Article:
46 Pages Posted: 29 Mar 2010 Last revised: 9 Jun 2010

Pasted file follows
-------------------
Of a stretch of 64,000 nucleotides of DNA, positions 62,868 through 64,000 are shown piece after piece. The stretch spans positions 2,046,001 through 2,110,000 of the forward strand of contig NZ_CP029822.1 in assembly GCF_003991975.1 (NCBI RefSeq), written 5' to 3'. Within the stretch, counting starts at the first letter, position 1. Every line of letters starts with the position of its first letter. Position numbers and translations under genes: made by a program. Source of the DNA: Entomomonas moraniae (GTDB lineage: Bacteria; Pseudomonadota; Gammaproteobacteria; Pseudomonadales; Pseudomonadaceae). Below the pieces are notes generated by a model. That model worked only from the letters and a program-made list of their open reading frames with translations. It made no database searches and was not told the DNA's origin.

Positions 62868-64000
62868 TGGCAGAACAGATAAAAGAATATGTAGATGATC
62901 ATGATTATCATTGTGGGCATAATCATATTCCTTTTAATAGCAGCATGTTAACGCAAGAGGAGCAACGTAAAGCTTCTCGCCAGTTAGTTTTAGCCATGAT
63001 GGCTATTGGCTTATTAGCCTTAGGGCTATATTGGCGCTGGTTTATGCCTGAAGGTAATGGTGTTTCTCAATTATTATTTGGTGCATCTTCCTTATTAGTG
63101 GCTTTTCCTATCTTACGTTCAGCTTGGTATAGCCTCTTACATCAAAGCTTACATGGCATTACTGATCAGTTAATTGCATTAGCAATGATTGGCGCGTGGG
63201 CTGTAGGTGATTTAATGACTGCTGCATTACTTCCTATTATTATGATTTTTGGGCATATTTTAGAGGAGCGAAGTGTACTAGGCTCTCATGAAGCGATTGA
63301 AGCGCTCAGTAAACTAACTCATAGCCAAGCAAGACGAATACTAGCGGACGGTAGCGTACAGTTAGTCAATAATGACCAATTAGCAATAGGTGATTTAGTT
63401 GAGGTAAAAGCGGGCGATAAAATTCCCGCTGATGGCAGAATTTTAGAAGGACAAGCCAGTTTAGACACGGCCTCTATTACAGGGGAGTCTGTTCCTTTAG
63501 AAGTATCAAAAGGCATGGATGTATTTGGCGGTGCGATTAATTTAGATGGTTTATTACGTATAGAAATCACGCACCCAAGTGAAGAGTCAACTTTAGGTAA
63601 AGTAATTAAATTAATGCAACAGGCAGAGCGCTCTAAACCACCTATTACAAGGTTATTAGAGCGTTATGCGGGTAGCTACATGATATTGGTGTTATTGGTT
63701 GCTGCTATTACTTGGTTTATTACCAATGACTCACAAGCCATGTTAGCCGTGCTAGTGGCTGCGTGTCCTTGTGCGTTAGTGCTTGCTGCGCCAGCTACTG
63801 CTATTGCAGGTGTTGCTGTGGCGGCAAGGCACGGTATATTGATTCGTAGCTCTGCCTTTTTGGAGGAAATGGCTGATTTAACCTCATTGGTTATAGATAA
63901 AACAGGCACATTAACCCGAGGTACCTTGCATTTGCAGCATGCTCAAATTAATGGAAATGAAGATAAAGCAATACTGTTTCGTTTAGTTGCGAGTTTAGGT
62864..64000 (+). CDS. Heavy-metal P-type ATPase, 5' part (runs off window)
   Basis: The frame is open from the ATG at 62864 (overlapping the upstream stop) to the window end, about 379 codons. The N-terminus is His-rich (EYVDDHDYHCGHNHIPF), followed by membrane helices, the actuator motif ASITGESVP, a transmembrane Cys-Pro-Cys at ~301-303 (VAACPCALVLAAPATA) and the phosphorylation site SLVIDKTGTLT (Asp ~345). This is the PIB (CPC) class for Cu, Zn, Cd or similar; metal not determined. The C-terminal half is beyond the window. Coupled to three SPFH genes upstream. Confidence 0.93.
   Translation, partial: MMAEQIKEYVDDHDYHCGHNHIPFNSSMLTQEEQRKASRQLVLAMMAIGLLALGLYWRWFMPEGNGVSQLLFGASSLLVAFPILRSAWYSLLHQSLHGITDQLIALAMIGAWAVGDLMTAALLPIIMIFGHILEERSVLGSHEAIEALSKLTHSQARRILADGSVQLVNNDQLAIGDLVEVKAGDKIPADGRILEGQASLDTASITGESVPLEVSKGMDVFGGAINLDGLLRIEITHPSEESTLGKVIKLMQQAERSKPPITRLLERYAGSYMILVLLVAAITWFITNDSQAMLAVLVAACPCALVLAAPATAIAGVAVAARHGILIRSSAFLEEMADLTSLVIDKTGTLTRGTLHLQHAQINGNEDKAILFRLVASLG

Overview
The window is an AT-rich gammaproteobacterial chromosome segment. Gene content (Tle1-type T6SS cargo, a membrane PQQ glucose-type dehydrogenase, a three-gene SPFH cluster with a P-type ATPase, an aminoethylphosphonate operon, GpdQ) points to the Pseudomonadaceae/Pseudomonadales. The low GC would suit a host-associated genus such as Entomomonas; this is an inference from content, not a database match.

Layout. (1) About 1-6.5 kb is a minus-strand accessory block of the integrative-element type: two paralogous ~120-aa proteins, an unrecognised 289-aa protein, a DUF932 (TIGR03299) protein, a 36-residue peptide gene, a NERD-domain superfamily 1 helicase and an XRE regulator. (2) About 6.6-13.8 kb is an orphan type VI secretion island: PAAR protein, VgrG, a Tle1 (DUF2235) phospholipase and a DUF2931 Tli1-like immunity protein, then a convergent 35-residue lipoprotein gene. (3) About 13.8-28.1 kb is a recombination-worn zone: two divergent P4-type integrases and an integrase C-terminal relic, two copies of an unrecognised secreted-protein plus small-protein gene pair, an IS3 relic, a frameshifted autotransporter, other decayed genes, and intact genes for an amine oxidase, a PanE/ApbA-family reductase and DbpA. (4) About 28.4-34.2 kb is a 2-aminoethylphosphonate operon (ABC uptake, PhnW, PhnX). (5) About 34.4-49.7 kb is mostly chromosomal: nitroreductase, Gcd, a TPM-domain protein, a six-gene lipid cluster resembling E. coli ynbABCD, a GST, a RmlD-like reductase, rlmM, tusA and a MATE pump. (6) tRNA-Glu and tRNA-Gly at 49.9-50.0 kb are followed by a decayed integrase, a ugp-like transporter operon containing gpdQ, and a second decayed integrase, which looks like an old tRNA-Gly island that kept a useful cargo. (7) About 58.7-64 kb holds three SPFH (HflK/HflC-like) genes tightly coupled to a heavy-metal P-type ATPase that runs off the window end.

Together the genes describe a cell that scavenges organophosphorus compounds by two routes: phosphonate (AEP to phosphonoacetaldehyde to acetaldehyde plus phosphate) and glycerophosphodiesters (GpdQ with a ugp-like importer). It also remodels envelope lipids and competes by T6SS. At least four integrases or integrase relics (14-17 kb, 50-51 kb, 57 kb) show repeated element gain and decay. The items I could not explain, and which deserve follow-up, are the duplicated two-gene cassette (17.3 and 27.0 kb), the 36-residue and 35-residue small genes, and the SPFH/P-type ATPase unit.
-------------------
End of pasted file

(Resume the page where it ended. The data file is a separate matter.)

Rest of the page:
This essay examines the dilemma that recent findings in public opinionand political psychology pose for representative democracy. Simply put, these fields have made a 'constructivist turn' with the finding that citizen competence develops within the political environment. That turn has proven disconcerting by virtue of a second finding: the political environment is simultaneously heuristic and strategic. Citizens formulate opinions and preferences on the basis of information they glean from elite 'cueing,' 'framing,' and 'priming' - all tactics that elites deploy not primarily with an intent to educate citizens but with an intent to dispose the outcome of a political contest in their favor. That citizens form rational preferences not in spite of but by virtue of the influence exerted by self-interested political elites over public debate confronts researchers with a Hobson's Choice. Making opinion formation contextual enables them to vindicate citizen rationality inthe face of Converse's (1964) infamous 'non-attitudes' thesis. But this vindication raises the discomfiting sense that one form of incompetence simply replaces another. Specifically, while people who rely on party cues avoid basing their preferences on arbitrary information, they also expose themselves to the possibility of elite manipulation (Druckman 2001, 239). Where as this most recent dilemma of citizen competence seems to be a political problem, I argue that it is not one. It does not arise out of the unique contradictions of mass democracy but, rather, out of the discipline of politicalscience where there has developed a disjuncture between empirical research and normative ideals. On the one hand stand empirical findings that individual preferences and collective public opinion emerge out of the representation process and are more rational for that. On the other hand rests the seemingly straight forward normative postulate that democratic legitimacy requires governmental responsiveness to the prior emission of messages by citizens' (Przeworski, Stokes and Manin 1999, 9). I hold normative theory to blame forthis disjuncture: normative conceptions of representative democracy have not kept pace with the constructivist turn in empirical research. It is ironic thatnormative theorists of political representation are more wedded to a rational choice individualist concept of preference endogeneity than are empirical researchers in the fields of public opinion and political psychology. I propose a rethinking of responsiveness in order to make possible not a vindication of the US political system as democratic but, rather, a rapprochement between normative theory and empirical research that reorients the stalemated concern with manipulation toward questions that can enable a more productive assessment of the conditions for and realization of democratic representation.
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